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Archive for January, 2013

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Remarks on American Leadership at the Council on Foreign Relations

Remarks

Hillary Rodham Clinton
Secretary of State
Washington, DC
January 31, 2013

SECRETARY CLINTON: Thank you, Richard, for that introduction and for everything you’ve done to lead this very valuable institution. I also want to thank the board of the Council on Foreign Relations and all my friends and colleagues and other interested citizens who are here today, because you respect the Council, you understand the important work that it does, and you are committed to ensuring that we chart a path to the future that is in the best interests not only of the United States, but of the world.

As Richard said, tomorrow is my last day as Secretary of State. And though it is hard to predict what any day in this job will bring, I know that tomorrow, my heart will be very full. Serving with the men and women of the State Department and USAID has been a singular honor. And Secretary Kerry will find there is no more extraordinary group of people working anywhere in the world. So these last days have been bittersweet for me, but this opportunity that I have here before you gives me some time to reflect on the distance that we’ve traveled, and to take stock of what we’ve done and what is left to do.

I think it’s important, as Richard alluded in his opening comments, what we faced in January of 2009: Two wars, an economy in freefall, traditional alliances fraying, our diplomatic standing damaged, and around the world, people questioning America’s commitment to core values and our ability to maintain our global leadership. That was my inbox on day one as your Secretary of State.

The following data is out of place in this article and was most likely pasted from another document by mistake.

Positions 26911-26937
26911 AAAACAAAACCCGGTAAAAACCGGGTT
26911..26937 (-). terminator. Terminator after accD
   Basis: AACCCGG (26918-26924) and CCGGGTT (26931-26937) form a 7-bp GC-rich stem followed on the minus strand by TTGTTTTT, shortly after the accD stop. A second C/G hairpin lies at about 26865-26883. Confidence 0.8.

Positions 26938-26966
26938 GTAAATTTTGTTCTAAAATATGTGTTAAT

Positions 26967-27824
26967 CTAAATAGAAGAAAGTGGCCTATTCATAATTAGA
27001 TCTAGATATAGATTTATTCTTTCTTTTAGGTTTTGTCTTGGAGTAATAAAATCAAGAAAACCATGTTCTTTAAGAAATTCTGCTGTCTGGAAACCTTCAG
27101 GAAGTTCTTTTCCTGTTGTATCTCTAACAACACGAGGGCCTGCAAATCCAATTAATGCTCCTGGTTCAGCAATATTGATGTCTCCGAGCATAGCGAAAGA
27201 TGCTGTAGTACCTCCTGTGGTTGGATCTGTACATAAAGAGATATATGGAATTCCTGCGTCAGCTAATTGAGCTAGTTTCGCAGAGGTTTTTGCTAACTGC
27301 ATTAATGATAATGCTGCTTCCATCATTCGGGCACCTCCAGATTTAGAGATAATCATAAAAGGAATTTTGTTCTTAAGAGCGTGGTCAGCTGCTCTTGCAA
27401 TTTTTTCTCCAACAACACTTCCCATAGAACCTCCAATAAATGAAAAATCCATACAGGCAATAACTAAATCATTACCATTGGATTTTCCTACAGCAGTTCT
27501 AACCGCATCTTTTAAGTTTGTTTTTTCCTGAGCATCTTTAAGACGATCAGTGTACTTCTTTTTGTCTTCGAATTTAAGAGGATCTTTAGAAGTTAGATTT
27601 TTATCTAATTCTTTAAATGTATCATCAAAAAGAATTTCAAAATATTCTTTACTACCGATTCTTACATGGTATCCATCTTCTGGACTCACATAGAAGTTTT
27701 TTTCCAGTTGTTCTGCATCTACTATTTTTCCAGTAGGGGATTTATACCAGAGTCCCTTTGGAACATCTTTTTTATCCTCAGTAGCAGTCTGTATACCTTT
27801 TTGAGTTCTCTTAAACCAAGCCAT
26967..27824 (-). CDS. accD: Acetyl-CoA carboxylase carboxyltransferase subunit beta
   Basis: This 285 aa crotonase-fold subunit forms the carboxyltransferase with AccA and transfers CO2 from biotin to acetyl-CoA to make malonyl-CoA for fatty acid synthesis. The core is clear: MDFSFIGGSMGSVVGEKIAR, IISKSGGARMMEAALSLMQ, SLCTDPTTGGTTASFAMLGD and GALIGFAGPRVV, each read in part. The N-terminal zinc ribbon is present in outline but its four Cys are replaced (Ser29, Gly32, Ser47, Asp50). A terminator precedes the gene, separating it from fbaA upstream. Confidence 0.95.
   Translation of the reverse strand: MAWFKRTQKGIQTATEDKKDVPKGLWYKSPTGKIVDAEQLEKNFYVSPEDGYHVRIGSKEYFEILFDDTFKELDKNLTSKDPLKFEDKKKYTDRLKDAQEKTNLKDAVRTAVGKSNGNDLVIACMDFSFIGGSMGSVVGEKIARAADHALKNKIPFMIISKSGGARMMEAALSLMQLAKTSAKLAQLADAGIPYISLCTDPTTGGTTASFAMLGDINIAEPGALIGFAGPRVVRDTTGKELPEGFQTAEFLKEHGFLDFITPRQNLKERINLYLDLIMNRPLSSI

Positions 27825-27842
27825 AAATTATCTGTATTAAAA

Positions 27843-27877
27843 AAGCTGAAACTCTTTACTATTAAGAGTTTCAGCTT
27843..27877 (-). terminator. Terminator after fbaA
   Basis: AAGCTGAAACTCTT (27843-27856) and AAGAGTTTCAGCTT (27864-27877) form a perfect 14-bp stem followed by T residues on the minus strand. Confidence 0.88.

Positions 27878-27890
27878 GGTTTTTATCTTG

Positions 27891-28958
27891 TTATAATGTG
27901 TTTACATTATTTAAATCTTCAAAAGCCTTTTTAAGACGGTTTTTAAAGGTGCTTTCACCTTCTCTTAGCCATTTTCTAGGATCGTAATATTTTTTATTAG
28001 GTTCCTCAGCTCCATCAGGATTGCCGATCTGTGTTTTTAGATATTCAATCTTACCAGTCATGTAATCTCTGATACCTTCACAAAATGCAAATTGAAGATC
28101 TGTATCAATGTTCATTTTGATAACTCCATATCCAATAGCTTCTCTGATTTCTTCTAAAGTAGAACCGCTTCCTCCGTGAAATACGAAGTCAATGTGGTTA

Today, the world remains a dangerous and complicated place, and of course, we still face many difficult challenges. But a lot has changed in the last four years. Under President Obama’s leadership, we’ve ended the war in Iraq, begun a transition in Afghanistan, and brought Usama bin Ladin to justice. We have also revitalized American diplomacy and strengthened our alliances. And while our economic recovery is not yet complete, we are heading in the right direction. In short, America today is stronger at home and more respected in the world. And our global leadership is on firmer footing than many predicted.

To understand what we have been trying to do these last four years, it’s helpful to start with some history.

Last year, I was honored to deliver the Forrestal Lecture at the Naval Academy, named for our first Secretary of Defense after World War II. In 1946, James Forrestal noted in his diary that the Soviets believed that the post-war world should be shaped by a handful of major powers acting alone. But, he went on, “The American point of view is that all nations professing a desire for peace and democracy should participate.”

And what ended up happening in the years since is something in between. The United States and our allies succeeded in constructing a broad international architecture of institutions and alliances – chiefly the UN, the IMF, the World Bank, and NATO – that protected our interests, defended universal values, and benefitted peoples and nations around the world. Yet it is undeniable that a handful of major powers did end up controlling those institutions, setting norms, and shaping international affairs.